ALLEGORIES AND METAPHORS—HIDDEN IN PLAIN HEARING
Jean Shepherd said that some of his stories were done as allegories. Barry Farber, quoted in Excelsior, You Fathead! said that:
He liked me because I could see the allegory. He would question me like a professor: “What’s the meaning of this?” “Well, Jean, this is like the eternal war between the younger and the older.” And he liked that… He was very big on recurring themes.
On the other hand, Shep’s good friend Murphy Grimes remembers that, although Shepherd, in his later career, claimed to have hidden meanings in his writings, a younger Shepherd had said that his stories “were just stories, some true, some amalgamations of fact and fiction, and the product of a sometimes warped memory and imagination.” Murphy, himself a sometime standup comedian/storyteller, says that “Personally, I think he was just a great storyteller and as for all the metaphors, I don’t buy it… Leigh pumped his ego big time, pushing the image of him being the great artist to him.”
Regarding the uncertainties of interpreting meaning in someone’s writing, Murphy remembers that a kid once sent Shepherd a school test concerning In God We Trust—All Others Pay Cash, so Shepherd answered the test and sent it back. The kid submitted it and the teacher wrote in red ink across the test answers that they showed that “either he had not read the book at all or he had absolutely no idea of what the author was trying to say.” Murphy recalls that Shepherd saved the test and said that he’d had it framed.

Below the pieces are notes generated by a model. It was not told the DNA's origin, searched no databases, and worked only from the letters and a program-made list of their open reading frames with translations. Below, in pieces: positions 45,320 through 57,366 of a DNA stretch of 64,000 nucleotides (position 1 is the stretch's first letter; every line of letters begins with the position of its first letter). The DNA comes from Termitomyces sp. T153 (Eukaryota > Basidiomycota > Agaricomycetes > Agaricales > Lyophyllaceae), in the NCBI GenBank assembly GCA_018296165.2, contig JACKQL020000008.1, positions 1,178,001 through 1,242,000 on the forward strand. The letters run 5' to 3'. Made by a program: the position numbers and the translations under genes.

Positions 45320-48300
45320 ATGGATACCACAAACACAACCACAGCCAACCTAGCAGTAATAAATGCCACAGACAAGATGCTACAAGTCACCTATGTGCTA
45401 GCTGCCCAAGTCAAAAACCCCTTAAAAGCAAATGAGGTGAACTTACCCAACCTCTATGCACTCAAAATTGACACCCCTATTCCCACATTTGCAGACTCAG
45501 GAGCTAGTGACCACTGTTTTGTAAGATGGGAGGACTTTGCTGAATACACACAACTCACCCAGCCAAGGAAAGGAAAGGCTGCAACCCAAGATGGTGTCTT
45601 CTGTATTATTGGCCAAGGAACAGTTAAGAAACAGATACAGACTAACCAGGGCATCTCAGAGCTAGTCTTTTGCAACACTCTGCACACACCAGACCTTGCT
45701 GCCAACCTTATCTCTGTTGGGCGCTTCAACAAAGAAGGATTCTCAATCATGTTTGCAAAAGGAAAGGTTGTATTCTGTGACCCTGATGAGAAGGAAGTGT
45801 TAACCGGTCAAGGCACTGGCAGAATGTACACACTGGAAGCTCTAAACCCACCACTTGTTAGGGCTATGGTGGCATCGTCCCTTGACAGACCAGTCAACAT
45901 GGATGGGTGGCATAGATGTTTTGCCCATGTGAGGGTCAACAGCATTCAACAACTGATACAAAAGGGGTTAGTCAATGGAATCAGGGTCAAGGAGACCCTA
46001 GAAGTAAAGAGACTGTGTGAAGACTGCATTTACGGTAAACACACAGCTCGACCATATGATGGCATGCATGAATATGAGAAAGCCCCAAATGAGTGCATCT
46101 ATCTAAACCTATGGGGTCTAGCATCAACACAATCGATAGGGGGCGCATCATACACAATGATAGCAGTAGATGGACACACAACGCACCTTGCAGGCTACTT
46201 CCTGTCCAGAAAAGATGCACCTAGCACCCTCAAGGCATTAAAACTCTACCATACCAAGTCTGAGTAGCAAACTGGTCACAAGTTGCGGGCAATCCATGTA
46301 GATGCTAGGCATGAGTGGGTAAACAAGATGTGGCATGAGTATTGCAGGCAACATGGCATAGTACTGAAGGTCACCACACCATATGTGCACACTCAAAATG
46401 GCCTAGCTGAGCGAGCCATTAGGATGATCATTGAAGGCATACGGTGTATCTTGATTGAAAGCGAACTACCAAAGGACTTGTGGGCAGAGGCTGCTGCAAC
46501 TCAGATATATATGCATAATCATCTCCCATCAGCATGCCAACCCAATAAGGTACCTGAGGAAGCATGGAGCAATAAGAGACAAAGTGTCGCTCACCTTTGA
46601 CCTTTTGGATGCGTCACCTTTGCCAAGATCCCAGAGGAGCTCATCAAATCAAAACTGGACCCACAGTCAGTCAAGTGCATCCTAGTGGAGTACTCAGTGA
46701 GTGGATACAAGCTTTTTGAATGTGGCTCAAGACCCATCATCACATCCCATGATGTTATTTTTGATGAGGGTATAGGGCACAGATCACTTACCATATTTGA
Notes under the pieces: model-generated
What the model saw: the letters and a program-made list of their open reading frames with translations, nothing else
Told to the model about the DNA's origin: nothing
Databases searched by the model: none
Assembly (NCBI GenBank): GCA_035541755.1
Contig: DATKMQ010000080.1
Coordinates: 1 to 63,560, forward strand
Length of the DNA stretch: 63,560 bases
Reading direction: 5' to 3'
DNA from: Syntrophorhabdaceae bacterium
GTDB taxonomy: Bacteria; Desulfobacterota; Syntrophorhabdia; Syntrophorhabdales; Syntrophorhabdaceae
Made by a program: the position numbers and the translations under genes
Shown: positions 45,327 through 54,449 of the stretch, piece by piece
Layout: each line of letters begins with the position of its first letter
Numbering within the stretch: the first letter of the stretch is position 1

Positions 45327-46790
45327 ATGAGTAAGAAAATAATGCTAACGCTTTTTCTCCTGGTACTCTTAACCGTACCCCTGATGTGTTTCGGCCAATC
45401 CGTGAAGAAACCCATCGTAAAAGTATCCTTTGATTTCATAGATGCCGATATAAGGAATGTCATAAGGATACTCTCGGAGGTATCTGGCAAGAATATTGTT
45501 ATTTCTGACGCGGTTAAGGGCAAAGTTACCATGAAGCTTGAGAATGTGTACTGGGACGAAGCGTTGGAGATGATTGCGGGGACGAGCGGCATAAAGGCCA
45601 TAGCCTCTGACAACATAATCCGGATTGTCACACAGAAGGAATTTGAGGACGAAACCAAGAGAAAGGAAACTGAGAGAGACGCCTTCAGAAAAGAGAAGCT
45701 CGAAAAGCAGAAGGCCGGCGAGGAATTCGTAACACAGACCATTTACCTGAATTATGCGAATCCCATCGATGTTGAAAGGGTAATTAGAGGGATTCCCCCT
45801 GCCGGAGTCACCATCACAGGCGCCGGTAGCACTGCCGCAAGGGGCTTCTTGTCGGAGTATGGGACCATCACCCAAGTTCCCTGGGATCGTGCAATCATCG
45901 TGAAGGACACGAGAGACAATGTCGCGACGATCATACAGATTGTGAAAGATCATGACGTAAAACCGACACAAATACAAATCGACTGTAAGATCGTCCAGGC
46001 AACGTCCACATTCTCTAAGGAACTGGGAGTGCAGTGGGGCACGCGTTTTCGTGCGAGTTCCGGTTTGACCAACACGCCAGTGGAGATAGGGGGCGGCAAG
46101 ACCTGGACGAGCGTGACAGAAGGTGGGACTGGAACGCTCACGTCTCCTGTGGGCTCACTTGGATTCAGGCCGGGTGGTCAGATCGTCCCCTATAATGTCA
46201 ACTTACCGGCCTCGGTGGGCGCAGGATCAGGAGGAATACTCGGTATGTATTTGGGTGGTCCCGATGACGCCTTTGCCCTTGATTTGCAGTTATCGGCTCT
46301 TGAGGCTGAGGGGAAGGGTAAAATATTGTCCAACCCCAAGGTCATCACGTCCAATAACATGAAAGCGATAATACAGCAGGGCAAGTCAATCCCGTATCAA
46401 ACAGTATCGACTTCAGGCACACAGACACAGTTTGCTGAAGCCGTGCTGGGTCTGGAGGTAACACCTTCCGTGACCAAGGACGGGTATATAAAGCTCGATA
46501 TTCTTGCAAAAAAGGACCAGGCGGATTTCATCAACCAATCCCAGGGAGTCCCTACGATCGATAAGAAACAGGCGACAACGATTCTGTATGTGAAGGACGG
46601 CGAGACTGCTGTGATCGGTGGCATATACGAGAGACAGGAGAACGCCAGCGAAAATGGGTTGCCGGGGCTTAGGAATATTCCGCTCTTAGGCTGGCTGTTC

So we don’t have a definitive answer, but as Murphy reminds us regarding many issues including this one, “what he would say one day he contradicted on another.” Yet through evidence within some stories and the nature of what Shepherd told and wrote, at least sometimes there are undeniable allegories, metaphors, and similes. What follows is not comprehensive, but a mere selection of what I’ve gathered. I requested that the email shepgroup help in my little quest for examples. Most of the following are my own list and analysis; others I credit in parentheses at the end of the contribution.
The A Christmas Story movie and the stories upon which it is based contain
some of the most easily recognizable examples:
Shepherd claimed that the BB gun story, around which the movie is based, originally published in Playboy with a slightly different title and then in his first book of stories as “Duel in the Snow or Red Ryder Nails the Cleveland Street Kid,” was done as an anti-war tale. The opening words of the printed story are: “DISARM THE TOY INDUSTRY,” and one can easily interpret the tale as suggesting that guns, even toy guns, are dangerous—“You’ll shoot your eye out”—and can cause accidental as well as deliberate injury. And, of course, many believe that giving toy guns to kids to play with promotes in them the idea that shooting real people is less horrific than it should be considered.
The BB gun is also a metaphor for any obsession such as a sports car, mansion, etc. (Joel B).
Flick’s Tavern, the continuing locale from which the linked stories of In God We Trust—from which most of the movie was adapted—as a metaphor for the home of nostalgic illusions and unfulfilled human potentials.